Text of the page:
Restoring a Late Republic Era Peterson’s System Cara 302


Blog by Steve Laug

The next pipe on the work table came to us from an online auction from auction in 2018 from Wilkes Barre, Pennsylvania, USA. It is a smooth Peterson’s Apple shaped System pipe with a tapered vulcanite stem. The pipe is stamped on the left side of the shank and reads Peterson’s [over] System [over] Cara. On the right side of the shank it is stamped Made in the Republic of Ireland [over] the shape number 302. This is a nice piece of briar with interesting grain all the way around the bowl. The finish had a lot of grime ground into it. The bowl was moderately caked and there was a lava coat on the top and the inner edge of the rim. The edges looked okay but we would know more after the cleanup. The stem was oxidized, calcified and had tooth chatter and marks on the top and underside near the button. The nickel ferrule is stamped K&P [over] Peterson. The pipe showed promise but it was very dirty. Jeff took photos of the pipe before he started his cleanup work.   He took photos of the rim top and bowl to give a clear picture of the thickness of the cake and the condition of the rim top and edges. He also took photos of the top and underside of the stem to show the oxidation, calcification and chatter and tooth marks.   Jeff took a photo of the side and heel of the bowl to give a picture of what the briar around the pipe looked like.    He took photos of the stamping on the shank and the nickel ferrule. It reads as noted above and is clear and readable.   I am including the information from Pipedia’s article on Peterson pipes. It is a great read in terms of the history of the brand (https://pipedia.org/wiki/Peterson). I have included a bit of the pertinent history here.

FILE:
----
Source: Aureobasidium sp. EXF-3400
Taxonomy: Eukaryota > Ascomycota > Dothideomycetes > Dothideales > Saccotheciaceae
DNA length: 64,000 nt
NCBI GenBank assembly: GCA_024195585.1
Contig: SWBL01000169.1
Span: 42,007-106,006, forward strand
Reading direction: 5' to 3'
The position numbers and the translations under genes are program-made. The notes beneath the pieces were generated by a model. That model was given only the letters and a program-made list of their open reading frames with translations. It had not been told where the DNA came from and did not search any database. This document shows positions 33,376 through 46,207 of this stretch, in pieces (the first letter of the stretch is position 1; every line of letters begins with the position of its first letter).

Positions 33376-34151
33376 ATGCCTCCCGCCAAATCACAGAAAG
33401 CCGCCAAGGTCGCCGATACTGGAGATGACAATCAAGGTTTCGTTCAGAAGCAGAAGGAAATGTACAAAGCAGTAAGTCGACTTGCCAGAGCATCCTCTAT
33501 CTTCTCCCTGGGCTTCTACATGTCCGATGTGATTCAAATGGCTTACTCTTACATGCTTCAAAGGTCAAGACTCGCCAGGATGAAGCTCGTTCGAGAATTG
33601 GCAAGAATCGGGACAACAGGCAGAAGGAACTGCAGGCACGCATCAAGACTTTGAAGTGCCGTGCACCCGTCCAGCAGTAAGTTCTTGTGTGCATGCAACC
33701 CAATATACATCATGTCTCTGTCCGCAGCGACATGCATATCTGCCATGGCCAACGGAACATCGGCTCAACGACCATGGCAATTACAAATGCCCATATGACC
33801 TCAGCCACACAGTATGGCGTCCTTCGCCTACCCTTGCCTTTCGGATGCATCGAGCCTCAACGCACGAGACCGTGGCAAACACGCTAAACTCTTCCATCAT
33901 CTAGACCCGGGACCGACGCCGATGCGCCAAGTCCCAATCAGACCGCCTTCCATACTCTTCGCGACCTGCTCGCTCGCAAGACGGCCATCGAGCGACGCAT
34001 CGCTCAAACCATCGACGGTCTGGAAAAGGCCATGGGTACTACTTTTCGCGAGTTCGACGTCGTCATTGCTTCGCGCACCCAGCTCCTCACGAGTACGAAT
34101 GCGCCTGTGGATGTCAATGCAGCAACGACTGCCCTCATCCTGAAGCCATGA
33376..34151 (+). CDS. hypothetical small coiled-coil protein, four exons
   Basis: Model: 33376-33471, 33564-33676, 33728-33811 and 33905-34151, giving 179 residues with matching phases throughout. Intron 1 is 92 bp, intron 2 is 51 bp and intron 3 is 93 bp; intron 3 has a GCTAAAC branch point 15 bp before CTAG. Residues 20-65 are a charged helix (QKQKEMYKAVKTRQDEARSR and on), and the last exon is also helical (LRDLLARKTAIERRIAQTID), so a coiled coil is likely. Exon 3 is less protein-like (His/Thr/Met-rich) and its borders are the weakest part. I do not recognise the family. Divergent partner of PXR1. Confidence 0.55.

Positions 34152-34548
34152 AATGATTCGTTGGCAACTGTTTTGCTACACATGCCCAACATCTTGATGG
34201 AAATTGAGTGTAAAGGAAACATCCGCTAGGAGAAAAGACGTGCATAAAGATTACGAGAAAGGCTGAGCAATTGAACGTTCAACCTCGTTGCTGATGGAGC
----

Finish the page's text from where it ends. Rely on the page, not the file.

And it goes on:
1950 – 1989 The Republic Era – From 1950 to the present time, the stamp for this era is “Made in the Republic of Ireland” in a block format generally in three lines but two lines have been used with or without Republic being abbreviated.

I turned to Pipedia to see if I could find some specific information on the Cara line of System pipes (https://pipedia.org/wiki/Peterson#Peterson_Pipe_Collections). There was nothing specific on the Cara so I was left with little information on the line.

I knew that I was dealing with a Republic Era pipe made between 1950-and the present – a Late Republic pipe. It was a classic line 302 shaped apple with the System style drilling. Now it was time to work on the pipe.